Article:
Herb: Garlic Cress


Latin name: Peltaria alliacea


Family: Cruciferae



Edible parts of Garlic Cress:

Leaves - raw or cooked. A strong flavour, somewhat like a cross between garlic and mustard, the leaves make a reasonable flavouring for salads. The leaves are available for most of the year, even in a severe winter they remain green and lush. At this time they add an especially welcome spiciness to salads. They can become rather bitter in the summer, though, especially if the plants are in a dry sunny position. When flowering in early summer, the plants lose their leaves for a month or two - cutting down the flowering stems at this time will induce new fresh green growth. Flowers - raw. A similar flavour to the leaves, with very little bitterness, they make a very tasty addition to summer salads.

Description of the plant:



Plant:
Evergreen
Perennial

Height:
30 cm
(11 3/4 inch)

Flovering:
June


Scent:
Scented
Perennial

Habitat of the herb:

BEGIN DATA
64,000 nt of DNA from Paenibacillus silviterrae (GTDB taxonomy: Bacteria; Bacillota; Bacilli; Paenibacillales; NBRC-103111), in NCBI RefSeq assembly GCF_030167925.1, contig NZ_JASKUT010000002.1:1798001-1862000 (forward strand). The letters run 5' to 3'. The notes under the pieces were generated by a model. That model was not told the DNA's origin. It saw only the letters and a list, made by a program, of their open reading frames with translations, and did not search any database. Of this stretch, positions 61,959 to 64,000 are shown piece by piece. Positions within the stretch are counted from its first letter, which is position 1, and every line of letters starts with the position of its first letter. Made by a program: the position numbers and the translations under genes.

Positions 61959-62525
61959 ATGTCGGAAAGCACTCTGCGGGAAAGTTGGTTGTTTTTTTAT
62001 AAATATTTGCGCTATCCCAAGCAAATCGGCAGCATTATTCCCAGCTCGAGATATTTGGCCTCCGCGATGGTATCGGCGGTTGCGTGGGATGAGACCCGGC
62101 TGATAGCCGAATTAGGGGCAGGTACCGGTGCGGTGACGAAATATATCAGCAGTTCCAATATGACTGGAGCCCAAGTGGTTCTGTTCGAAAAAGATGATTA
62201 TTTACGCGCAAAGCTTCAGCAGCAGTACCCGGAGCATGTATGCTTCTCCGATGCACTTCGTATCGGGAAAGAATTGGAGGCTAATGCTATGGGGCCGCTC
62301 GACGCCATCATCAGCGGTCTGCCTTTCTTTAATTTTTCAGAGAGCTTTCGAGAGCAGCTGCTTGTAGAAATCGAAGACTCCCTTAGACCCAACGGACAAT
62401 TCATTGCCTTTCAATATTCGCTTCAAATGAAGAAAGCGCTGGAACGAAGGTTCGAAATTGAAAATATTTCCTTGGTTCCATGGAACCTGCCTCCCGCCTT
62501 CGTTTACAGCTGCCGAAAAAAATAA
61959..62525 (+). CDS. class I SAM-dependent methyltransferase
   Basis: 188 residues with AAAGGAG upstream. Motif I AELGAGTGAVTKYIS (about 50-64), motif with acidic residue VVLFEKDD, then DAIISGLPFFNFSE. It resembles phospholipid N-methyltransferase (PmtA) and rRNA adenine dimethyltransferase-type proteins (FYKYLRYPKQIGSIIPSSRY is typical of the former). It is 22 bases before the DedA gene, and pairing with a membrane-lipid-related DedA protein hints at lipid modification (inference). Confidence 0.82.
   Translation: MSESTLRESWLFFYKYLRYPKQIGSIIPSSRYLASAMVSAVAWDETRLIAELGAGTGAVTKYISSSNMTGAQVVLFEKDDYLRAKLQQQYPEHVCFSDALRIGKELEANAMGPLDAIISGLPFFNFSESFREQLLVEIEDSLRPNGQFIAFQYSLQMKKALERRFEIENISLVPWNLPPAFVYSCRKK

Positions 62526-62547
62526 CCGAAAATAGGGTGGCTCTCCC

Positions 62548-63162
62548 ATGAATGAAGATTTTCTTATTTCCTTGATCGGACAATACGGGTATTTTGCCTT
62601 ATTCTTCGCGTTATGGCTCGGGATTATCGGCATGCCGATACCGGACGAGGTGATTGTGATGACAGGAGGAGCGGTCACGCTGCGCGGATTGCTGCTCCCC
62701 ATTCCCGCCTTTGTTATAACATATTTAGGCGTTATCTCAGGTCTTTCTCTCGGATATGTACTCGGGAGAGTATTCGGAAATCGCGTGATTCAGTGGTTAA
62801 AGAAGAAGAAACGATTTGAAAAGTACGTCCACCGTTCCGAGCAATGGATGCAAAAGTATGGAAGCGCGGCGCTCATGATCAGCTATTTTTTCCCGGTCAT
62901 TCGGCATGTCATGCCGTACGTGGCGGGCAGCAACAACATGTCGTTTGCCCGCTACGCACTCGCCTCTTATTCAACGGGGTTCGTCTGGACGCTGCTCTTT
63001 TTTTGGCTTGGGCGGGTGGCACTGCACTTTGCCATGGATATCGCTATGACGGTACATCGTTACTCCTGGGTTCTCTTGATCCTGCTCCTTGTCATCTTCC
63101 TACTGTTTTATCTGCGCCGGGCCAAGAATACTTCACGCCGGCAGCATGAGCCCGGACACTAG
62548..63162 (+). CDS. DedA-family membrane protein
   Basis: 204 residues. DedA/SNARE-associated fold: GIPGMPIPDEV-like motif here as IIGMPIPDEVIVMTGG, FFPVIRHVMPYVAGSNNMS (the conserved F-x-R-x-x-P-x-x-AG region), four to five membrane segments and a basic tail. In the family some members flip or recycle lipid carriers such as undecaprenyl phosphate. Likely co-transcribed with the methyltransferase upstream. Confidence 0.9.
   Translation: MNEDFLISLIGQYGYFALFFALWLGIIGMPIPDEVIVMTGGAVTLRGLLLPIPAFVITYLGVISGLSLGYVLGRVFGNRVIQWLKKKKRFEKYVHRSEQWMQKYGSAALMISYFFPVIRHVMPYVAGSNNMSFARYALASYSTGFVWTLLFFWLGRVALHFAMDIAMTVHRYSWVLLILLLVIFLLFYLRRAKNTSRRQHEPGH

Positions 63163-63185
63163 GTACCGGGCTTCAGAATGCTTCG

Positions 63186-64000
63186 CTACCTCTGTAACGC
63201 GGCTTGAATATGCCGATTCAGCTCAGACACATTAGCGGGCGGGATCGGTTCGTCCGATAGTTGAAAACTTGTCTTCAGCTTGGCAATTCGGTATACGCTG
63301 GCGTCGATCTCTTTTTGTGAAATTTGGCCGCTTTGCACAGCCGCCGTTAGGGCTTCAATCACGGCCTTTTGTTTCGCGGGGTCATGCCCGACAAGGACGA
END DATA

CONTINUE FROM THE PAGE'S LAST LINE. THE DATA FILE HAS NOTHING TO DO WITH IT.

Hills and woods.

Other uses of Garlic Cress:

The plants can be used as a ground cover, somewhat slow spreading but they are effective in excluding weeds.

Propagation of the herb:

Seed - sow spring or autumn in a cold frame. The seed germinates rapidly, prick the seedlings out into individual pots when they are large enough to handle and plant them out into their permanent positions in the summer. Division in spring or autumn. Very easy, it can be done at almost any time of the year so long as the soil is kept moist. Divisions in the winter should be potted up in a greenhouse to allow themselves to establish, they can then be planted out in late spring.

Cultivation of Garlic Cress:

Hills and woods.

Medicinal use of the herb:

None known

Known hazards of Peltaria alliacea:

None known

Plant information taken from the Plants For A Future.